Caitlin Silva, BA '19

Golfing and teaching – that has been early childhood education major Caitlin Silva’s life for the past four years at ONU. Each has brought a valuable perspective to her student experience, and from the beginning, she knew she was getting much more than just an education at ONU.

What Caitlin will miss most about ONU is being part of the golf team. She remembers joining the team her freshman year and how the upperclassmen immediately helped her acclimate to her new surroundings. It felt more like a second family than an athletic team, and she made some of her fondest memories with her coaches and teammates on and off the course. Even in the offseason, if the mood struck her to hit up the on-campus golf lab, she knew she was only minutes away from a willing golf companion at any given time.

She also took advantage of several high-impact learning opportunities in teaching, including a one-week urban teaching experience in Nashville, Tenn., and a summer internship in which she designed and taught workshops to K-12 educators. Being in an elementary classroom all day, every day for an entire semester of student teaching also helped her grow immensely as a person and as an educator.

“#PolarBearUp means to go one step further – to not just do the minimum, but to put your whole self into what you are doing,” she says. “If you are going to Polar Bear Up, you need to be doing more than the average person, taking pride in what you are doing, and doing it to the very best of your ability because Polar Bears can take on anything thrown their way.”


Adam Grim, BM '19

Music education major Adam Grim has lived about three miles away from Ohio Northern his entire life, so he never dreamed that attending a university just down the road would send him literally all over the world.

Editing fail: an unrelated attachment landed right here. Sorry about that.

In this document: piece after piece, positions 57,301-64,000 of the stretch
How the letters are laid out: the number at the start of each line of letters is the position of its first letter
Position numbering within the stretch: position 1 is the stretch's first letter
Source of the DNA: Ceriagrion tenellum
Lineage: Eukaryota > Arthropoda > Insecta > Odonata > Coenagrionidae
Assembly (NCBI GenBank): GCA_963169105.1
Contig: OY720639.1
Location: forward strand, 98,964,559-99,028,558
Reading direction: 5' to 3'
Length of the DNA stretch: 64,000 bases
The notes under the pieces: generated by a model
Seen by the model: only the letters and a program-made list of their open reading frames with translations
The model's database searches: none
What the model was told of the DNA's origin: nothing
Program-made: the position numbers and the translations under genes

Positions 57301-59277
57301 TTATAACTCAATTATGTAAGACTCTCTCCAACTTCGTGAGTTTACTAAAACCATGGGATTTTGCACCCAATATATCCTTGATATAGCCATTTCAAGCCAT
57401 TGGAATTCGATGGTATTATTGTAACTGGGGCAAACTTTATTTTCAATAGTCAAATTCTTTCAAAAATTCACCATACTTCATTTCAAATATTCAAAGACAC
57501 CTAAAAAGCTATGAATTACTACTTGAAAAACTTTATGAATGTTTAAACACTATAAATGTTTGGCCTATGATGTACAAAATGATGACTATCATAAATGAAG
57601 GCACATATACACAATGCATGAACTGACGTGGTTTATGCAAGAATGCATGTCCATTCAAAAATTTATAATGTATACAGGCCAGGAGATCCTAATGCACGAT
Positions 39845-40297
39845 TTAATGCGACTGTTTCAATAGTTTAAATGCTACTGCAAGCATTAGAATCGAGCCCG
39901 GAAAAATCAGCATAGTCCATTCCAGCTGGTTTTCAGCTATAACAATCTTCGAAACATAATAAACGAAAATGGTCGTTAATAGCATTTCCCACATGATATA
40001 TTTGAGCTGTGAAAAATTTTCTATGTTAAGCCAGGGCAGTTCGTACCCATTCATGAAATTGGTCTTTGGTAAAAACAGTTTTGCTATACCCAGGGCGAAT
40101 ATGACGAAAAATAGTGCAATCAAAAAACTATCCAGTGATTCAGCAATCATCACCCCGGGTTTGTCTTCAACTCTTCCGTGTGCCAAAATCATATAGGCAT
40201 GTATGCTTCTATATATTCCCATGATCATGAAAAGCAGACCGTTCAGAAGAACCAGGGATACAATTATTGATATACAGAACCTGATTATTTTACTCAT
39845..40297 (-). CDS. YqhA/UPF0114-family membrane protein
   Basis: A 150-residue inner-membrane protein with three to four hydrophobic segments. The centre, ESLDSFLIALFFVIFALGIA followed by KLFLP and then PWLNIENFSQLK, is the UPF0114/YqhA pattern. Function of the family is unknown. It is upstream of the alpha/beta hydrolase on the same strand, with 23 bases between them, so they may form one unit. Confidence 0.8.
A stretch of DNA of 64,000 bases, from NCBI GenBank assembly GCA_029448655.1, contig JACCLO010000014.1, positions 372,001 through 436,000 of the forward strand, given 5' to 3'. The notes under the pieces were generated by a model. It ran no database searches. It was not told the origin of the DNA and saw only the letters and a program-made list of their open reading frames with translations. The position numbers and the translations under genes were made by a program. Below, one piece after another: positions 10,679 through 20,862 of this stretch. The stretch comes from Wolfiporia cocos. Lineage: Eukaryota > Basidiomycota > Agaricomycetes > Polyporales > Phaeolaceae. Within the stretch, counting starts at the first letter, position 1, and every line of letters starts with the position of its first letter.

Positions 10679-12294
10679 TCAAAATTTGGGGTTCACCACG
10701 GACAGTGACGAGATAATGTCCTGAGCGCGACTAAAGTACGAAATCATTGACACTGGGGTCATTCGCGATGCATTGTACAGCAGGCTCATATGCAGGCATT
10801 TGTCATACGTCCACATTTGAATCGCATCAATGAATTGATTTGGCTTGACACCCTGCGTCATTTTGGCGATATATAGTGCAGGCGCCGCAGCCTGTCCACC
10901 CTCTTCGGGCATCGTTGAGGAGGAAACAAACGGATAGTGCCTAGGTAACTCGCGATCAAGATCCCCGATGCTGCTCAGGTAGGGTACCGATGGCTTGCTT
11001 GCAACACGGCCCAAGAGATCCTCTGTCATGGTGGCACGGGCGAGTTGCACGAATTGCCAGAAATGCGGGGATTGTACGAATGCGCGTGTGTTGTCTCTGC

The United Kingdom, Ghana, Germany, Trinidad and Tobago, Japan – these are some of the places Adam has traveled to during his four years here. None of these trips would’ve been possible without the ONU Department of Music, through which he’s not only gained a world-class education, but also participated in a diverse variety of musical ensembles.

Adam will head to Truman State University in Kirksville, Mo., to complete a two-year master’s degree program in percussion performance. He will also draw on his experience teaching and writing music at ONU by working as a graduate assistant in the percussion studio.

He remembers how he felt as a freshman attending his first ONU Marching Band camp. He was nervous, being in a new place and not knowing many people around him. But his nerves subsided when he realized that they all had the same common goal: to make music together. That common goal is what’s been his greatest joy here at ONU.

“I think I will miss the opportunities the most,” he says. “From the little things like having your compositions played by your colleagues, to the big things like being able to lead ensembles and travel the world. Those things are what make ONU special. The music department may be small, but they are worth every penny when it comes to a quality ensemble experience and education for future educators.”